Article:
Note that a view that contains an EXPAND ON clause in its definition is not updatable.

    • As part of the SELECT specification in an INSERT … SELECT statement. See INSERT/INSERT … SELECT.
  • You cannot specify an EXPAND ON clause in the following situations:
    • Anywhere in a SELECT AND CONSUME statement. See SELECT AND CONSUME.
    • Anywhere in an updatable cursor. See Teradata Vantage™ - SQL Stored Procedures and Embedded SQL , B035-1148 .
    • Anywhere in a subquery used as a search condition.
    • Anywhere in a SELECT statement that specifies a TOP n operator. See TOP Clause.

      You can work around this restriction by specifying the TOP n operator within a derived table and then specifying the EXPAND ON clause in the outer query.

    • Anywhere in a SELECT statement that specifies a SAMPLE clause. See SAMPLE Clause.
    • Anywhere in a SELECT statement that specifies a WITH clause. See WITH Clause.
    • Anywhere in a table function.
    • As part of the SELECT specification in a CREATE JOIN INDEX statement. See Teradata Vantage™ - SQL Data Definition Language Syntax and Examples, B035-1144.
    • As part of the SELECT specification in an INSERT... SELECT statement that includes the LOCAL ORDER BY option. This restriction also applies to an INSERT... SELECT statement included in a CREATE TRIGGER, REPLACE TRIGGER, CREATE MACRO, REPLACE MACRO, CREATE PROCEDURE, or REPLACE PROCEDURE statement.
    • As part of the SELECT specification in an INSERT... SELECT statement where the target table is defined with NO PRIMARY INDEX. This restriction also applies to an INSERT... SELECT statement included in a CREATE TRIGGER, REPLACE TRIGGER, CREATE MACRO, REPLACE MACRO, CREATE PROCEDURE, or REPLACE PROCEDURE statement.
  • All of the operations in a query expression except ORDER BY are performed before any rows are expanded.

    The ORDER BY operation is then performed on the expanded rows if you specify an expanded column in the ORDER BY clause.

  • If you do not specify a BY expansion_interval clause, the expanding interval defaults to the granularity of the element type of the PERIOD value for the column.

    The expansion defaults to the rules for interval literals described in Rules and Restrictions for Interval Expansion.

  • To limit the number of rows being expanded, specify a PERIOD expression in the FOR clause, where the PERIOD expression represents the period of interest.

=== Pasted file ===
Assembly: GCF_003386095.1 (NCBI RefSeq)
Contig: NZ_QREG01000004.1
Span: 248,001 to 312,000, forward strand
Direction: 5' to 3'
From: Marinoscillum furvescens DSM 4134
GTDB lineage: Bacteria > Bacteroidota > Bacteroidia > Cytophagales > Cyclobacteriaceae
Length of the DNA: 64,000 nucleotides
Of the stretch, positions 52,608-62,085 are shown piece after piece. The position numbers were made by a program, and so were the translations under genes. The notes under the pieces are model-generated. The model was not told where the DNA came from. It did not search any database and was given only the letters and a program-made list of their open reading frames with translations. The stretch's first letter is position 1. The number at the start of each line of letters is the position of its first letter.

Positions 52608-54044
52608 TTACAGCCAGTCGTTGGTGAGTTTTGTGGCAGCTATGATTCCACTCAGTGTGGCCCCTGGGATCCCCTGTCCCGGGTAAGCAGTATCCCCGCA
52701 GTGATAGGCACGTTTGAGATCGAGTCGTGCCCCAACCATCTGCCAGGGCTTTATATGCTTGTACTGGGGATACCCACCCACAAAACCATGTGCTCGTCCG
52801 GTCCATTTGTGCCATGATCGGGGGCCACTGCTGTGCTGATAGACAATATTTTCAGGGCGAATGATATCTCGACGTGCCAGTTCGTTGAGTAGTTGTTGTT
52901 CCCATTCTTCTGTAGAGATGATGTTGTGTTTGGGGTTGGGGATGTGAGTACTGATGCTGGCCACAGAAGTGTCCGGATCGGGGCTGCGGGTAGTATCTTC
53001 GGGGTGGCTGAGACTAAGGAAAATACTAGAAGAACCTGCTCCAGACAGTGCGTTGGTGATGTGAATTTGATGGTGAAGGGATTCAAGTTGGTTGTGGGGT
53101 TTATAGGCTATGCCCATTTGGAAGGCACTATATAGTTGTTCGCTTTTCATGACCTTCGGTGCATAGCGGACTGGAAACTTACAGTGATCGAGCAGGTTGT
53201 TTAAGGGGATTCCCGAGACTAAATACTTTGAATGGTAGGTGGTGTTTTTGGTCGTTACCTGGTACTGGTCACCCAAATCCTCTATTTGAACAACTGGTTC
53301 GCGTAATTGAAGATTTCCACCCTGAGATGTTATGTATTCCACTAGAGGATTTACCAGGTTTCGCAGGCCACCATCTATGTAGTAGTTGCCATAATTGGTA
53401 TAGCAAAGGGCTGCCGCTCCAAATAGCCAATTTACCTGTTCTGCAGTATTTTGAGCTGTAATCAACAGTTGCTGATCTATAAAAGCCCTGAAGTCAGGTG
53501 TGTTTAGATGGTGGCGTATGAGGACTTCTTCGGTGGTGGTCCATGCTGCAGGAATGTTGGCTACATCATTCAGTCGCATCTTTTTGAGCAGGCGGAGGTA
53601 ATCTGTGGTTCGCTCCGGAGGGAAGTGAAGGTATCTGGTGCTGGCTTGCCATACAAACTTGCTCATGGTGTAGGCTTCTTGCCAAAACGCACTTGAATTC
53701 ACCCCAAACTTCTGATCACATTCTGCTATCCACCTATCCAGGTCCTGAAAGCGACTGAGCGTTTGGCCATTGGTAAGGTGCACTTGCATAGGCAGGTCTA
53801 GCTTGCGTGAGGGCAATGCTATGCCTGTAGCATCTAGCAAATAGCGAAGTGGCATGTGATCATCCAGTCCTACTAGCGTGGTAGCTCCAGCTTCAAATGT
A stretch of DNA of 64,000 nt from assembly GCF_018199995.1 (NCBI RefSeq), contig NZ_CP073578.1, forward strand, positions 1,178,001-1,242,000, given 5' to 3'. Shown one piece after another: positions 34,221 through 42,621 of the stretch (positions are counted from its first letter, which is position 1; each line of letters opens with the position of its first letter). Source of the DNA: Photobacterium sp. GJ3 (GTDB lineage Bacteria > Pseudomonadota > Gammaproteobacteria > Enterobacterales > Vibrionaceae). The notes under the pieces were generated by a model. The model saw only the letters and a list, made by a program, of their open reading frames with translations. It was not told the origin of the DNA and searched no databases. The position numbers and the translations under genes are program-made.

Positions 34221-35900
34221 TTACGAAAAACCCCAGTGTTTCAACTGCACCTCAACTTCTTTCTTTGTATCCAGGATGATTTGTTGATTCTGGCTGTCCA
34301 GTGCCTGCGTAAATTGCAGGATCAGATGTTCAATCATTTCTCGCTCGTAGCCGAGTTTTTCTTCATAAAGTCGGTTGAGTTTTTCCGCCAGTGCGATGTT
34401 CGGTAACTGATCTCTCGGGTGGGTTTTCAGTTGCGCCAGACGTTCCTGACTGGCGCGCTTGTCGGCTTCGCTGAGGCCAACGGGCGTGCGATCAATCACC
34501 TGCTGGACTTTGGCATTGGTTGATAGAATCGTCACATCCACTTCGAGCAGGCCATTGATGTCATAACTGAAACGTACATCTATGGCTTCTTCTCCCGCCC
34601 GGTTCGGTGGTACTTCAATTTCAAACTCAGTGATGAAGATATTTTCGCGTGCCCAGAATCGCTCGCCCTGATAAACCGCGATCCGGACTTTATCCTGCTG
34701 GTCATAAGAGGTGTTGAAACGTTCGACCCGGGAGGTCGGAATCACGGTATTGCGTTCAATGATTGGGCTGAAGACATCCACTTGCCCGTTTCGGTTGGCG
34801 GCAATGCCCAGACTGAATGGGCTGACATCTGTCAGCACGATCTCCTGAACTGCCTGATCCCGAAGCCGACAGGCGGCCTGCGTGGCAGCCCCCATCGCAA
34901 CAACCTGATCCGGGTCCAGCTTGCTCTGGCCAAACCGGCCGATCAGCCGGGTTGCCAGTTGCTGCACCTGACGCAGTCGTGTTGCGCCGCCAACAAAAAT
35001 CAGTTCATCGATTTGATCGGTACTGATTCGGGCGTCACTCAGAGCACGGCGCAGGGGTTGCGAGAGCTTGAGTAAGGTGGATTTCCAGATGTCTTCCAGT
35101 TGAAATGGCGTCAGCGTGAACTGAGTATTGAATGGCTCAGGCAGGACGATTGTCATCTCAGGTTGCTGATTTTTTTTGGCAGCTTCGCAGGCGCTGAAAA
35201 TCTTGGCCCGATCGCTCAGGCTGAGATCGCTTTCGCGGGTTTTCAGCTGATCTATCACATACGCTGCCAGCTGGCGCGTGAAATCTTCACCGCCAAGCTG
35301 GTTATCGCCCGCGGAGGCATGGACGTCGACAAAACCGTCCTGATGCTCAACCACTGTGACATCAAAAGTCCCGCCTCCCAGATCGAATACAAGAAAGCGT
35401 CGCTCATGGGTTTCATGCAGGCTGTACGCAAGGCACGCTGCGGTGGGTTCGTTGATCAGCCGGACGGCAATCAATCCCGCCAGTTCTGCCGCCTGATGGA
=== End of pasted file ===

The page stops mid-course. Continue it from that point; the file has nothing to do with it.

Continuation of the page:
The data type of the PERIOD expression must be compatible with the PERIOD data type of expanded_column_name.

    If the specified period is not null and does not overlap with the row, then the row is not eligible for expansion.

  • The database expands rows based on the interval you specify.

    The interval can either be an interval constant, or an anchored interval derived from the anchor name such as any day of a week, the MONTH_BEGIN keyword, or the MONTH_END keyword.

  • An EXPAND ON clause specification produces one value-equivalent row for each time granule derived from the specified expansion_interval. Rows are said to be value-equivalent if the values in all columns except for their expanded columns are identical.
  • If you specify a FOR clause, the expansion period is the overlapping period of the qualified row and the PERIOD constant you specify in the FOR clause. Otherwise, the expanding period is the PERIOD value of the selected row.
  • If the expanding PERIOD expression specifies a column from another table that is not specified in the FROM clause, then the database joins the tables before the expansion.

    You must ensure that the appropriate join condition is specified in such cases. If no other join conditions are specified, then the system performs a Product Join on the referenced tables.

    See Example: Join Before Expansion.

  • When you do not specify an expanded column in the select list, but do specify the DISTINCT operator, the EXPAND operation is nullified.

    See Example: Nullified EXPAND Operation.

  • If the expanding PERIOD is null, then the expanded row has a null expansion.

    See Example: Null Expansion Period Producing a Null Expanded Value.